The fiasco surrounding Wisconsin’s April 7 primary election is still fresh: In the middle of a viral pandemic, crowded, in-person voting took place despite the governor’s stay-at-home order, while tens of thousands of voters did not receive absentee ballots in time to cast eligible votes by mail. Two election eve judicial decisions added to the confusion.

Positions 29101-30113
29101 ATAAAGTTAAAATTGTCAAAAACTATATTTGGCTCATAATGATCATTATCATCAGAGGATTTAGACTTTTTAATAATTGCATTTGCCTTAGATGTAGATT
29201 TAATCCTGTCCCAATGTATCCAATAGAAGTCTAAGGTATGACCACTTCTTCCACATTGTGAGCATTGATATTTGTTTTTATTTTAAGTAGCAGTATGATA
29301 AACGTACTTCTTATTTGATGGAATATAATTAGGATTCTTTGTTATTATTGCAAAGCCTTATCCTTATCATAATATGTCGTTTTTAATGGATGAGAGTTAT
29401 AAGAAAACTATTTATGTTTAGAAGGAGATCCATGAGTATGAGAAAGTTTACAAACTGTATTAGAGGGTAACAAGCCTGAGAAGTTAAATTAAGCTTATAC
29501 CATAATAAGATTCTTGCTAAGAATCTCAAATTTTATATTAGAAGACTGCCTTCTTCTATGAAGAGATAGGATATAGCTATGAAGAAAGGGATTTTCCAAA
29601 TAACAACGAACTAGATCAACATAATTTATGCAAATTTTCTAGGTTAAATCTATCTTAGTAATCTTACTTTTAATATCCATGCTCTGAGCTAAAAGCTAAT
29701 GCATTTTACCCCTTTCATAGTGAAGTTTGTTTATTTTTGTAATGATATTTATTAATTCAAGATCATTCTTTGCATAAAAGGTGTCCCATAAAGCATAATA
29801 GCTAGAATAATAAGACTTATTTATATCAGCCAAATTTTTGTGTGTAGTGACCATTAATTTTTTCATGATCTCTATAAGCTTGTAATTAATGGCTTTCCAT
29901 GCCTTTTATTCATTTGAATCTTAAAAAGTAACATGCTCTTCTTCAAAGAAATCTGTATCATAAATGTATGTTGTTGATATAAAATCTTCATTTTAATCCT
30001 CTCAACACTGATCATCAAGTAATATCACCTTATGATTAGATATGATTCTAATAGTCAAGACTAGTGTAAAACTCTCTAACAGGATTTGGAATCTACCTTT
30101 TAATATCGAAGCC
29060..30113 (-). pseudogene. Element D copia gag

Unfortunately, the November elections are at risk of looking similar. With coronavirus likely to remain a threat for months, some form of voting by mail, including in states historically unfamiliar with high rates of absentee voting, will be a public health necessity. But one issue with mail-in ballots, whether a state uses them just for absentee voters or for the entire election, is that they need to be postmarked or delivered to a polling station no later than Election Day. If local election offices can’t handle the increased demand for absentee ballots and voters don’t receive their ballots in time to cast them by Election Day, those voters are disenfranchised. And that, in turn, could lead to heated, possibly prolonged disputes about election outcomes.
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